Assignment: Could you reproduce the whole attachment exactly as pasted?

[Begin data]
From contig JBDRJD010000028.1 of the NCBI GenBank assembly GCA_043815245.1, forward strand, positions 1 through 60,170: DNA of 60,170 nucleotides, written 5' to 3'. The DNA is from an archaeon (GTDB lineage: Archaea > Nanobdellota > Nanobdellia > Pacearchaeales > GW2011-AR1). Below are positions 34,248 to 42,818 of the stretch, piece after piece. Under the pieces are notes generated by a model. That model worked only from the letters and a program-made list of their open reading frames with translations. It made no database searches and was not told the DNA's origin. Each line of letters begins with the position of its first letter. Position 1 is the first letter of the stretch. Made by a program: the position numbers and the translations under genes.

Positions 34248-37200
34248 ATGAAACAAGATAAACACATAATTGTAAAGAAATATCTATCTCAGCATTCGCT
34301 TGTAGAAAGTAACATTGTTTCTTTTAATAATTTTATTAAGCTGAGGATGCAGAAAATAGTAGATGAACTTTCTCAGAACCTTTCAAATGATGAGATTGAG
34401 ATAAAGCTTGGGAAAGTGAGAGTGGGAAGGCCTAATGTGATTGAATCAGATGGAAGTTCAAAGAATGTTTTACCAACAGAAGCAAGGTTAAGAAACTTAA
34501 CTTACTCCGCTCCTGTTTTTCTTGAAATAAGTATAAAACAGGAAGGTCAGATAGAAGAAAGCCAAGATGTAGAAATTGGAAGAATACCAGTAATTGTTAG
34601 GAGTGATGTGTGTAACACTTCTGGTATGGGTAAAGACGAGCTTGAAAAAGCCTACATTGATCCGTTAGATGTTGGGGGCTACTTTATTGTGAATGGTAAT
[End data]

From contig JBDRJD010000028.1 of the NCBI GenBank assembly GCA_043815245.1, forward strand, positions 1 through 60,170: DNA of 60,170 nucleotides, written 5' to 3'. The DNA is from an archaeon (GTDB lineage: Archaea > Nanobdellota > Nanobdellia > Pacearchaeales > GW2011-AR1). Below are positions 34,248 to 42,818 of the stretch, piece after piece. Under the pieces are notes generated by a model. That model worked only from the letters and a program-made list of their open reading frames with translations. It made no database searches and was not told the DNA's origin. Each line of letters begins with the position of its first letter. Position 1 is the first letter of the stretch. Made by a program: the position numbers and the translations under genes.

Positions 34248-37200
34248 ATGAAACAAGATAAACACATAATTGTAAAGAAATATCTATCTCAGCATTCGCT
34301 TGTAGAAAGTAACATTGTTTCTTTTAATAATTTTATTAAGCTGAGGATGCAGAAAATAGTAGATGAACTTTCTCAGAACCTTTCAAATGATGAGATTGAG
34401 ATAAAGCTTGGGAAAGTGAGAGTGGGAAGGCCTAATGTGATTGAATCAGATGGAAGTTCAAAGAATGTTTTACCAACAGAAGCAAGGTTAAGAAACTTAA
34501 CTTACTCCGCTCCTGTTTTTCTTGAAATAAGTATAAAACAGGAAGGTCAGATAGAAGAAAGCCAAGATGTAGAAATTGGAAGAATACCAGTAATTGTTAG
34601 GAGTGATGTGTGTAACACTTCTGGTATGGGTAAAGACGAGCTTGAAAAAGCCTACATTGATCCGTTAGATGTTGGGGGCTACTTTATTGTGAATGGTAAT